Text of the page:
The U. In the process, the 12 agricultural specialists, all traditional Afghan men, formed a deep, unexpected bond with their boss, an American woman who worked as a U. Department of Agriculture adviser in the region for two years.
Now Caroline Clarin is trying to save them one by one, doing it all from the Minnesota farmhouse she shares with her wife, drawing from retirement funds to help a group of men who share her love of farming. Clarin, 55, has helped get five of her former employees and their families into the U. Since U. The most recent of Clarin's friends to escape was Ihsanullah Patan, a horticulturist who waited seven years for a special immigrant visa.
When Clarin picked them up at the airport in Minneapolis at midnight for the three-hour drive back to Fergus Falls, she was consumed with joy. Patan considers Clarin and her wife family.
He and his family lived on their farm before they got established in Fergus Falls. Only months after they arrived, the Patan family already feels at home in large part because of Clarin's wife, Sheril Raymond.
She helped enroll their kids in school, find a dentist for 9-year-old Sala's infected tooth, and Patan up for car insurance, something that was new for the year-old. She lined up English classes and state and federal services for new immigrants.
Clarin has tracked down a sheep on craigslist for Eid, while Raymond watched YouTube videos on how to slaughter livestock according to halal principles, since the closest halal butcher is an hour away in Fargo, North Dakota.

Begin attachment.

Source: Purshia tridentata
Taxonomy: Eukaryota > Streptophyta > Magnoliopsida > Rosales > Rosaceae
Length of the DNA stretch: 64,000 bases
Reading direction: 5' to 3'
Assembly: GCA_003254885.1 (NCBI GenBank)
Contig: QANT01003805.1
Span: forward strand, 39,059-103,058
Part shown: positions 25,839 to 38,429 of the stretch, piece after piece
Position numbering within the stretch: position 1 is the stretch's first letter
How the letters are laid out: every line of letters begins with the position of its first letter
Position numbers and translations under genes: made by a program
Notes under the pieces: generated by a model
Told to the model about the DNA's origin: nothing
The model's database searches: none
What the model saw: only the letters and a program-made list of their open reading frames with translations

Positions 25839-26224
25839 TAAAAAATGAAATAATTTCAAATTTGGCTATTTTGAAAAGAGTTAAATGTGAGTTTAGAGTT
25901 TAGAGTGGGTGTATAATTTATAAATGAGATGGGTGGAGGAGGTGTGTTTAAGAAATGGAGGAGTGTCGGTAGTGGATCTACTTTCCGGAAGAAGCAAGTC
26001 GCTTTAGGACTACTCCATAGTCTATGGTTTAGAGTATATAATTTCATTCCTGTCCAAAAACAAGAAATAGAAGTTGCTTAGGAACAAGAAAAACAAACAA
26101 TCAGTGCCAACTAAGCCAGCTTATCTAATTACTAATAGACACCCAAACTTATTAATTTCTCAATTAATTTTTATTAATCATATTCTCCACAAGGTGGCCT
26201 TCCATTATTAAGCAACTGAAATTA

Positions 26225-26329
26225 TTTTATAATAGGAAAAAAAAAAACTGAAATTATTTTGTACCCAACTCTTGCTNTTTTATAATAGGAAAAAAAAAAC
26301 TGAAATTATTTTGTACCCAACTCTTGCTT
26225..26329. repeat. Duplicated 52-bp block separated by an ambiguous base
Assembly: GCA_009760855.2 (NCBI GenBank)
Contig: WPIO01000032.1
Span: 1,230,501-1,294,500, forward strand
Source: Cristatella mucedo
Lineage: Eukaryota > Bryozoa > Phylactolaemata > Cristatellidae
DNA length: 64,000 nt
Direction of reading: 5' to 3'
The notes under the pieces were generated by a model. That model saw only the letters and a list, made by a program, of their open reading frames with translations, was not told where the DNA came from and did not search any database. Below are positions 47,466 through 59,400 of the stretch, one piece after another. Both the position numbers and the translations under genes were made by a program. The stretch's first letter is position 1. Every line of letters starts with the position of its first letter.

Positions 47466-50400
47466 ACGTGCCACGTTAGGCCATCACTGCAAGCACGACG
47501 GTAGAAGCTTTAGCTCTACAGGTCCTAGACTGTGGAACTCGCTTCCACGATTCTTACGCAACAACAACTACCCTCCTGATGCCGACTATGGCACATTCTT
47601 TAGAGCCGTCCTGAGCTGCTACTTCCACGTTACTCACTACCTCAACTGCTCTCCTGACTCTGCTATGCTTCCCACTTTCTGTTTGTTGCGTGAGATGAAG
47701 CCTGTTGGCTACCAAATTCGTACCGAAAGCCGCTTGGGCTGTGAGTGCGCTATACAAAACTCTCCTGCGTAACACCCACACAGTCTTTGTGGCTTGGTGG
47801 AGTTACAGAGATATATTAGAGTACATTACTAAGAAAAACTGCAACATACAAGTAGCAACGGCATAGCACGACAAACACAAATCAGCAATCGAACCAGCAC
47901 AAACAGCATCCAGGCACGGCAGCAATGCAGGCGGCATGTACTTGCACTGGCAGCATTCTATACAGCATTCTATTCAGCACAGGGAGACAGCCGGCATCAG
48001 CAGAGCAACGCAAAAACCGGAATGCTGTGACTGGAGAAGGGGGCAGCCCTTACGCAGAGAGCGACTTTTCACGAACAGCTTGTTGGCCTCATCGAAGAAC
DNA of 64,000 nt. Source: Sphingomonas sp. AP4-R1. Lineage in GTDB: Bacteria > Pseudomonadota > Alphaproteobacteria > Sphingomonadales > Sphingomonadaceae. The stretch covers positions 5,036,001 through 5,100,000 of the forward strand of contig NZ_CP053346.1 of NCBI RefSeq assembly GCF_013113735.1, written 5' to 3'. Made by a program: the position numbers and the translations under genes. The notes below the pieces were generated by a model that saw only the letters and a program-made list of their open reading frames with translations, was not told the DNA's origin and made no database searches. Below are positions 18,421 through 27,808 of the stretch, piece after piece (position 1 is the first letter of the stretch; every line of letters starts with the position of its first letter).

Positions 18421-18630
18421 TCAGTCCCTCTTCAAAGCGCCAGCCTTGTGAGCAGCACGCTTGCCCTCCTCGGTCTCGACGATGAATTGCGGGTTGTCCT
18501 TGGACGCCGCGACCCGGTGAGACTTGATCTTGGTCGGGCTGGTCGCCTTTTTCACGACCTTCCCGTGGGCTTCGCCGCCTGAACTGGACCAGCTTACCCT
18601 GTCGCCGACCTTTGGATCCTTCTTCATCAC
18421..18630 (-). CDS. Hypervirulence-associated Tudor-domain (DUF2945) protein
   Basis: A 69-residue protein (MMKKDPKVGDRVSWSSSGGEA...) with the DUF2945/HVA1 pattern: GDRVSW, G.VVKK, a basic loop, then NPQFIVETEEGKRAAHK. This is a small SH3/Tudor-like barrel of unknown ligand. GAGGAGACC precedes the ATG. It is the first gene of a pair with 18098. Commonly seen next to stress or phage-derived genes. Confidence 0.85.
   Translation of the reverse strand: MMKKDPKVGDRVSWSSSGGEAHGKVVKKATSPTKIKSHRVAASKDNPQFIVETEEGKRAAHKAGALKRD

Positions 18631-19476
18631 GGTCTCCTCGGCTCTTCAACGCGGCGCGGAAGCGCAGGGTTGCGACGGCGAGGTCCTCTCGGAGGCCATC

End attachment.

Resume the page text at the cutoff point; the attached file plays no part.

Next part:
Patan longs for his homeland, the family festivities. His wife makes their traditional dishes still, like Bolani Afghani, a fried, vegetable-filled flatbread that Clarin enjoyed with him in Afghanistan.
It was the longest she and Raymond had been apart since they started dating in Two years after Clarin returned, they married in August when same-sex marriage became legal in Minnesota. Homosexuality is still widely seen as taboo and indecent in Afghanistan, where same-sex relations are illegal.
Yet, none of the Afghan families have asked about their marriage or expressed judgment, the couple said. Both Clarin and Patan speak passionately about farming, describing in detail how to get a good apple crop and ward off disease.
Clarin's program trained about 5, farmers in Paktika from to They provided growers hoop-houses, apple trees, pruning equipment and small grants. They taught farmers tangible solutions, including using buckets with drip lines to irrigate gardens and conserve water.
Patan misses his career back in Afghanistan. Most U. For now, he is training to be a commercial truck driver. He wants a local truck route to stay close to home, but it will still be challenging for his family.
His wife, Sediqa, does not speak English, nor does she know how to read or write or drive. Everything is new for their children, too.
Two other Afghan families Clarin helped chose to settle in Austin, Texas, and San Diego, partly because in both places there are mosques, halal butcher shops and established Afghan communities. None of that exists in Fergus Falls.
But Patan knows there are drawbacks to cities, and he hopes more of his former colleagues might choose to stay in Minnesota. Want to bookmark your favourite articles and stories to read or reference later? Start your Independent Premium subscription today.
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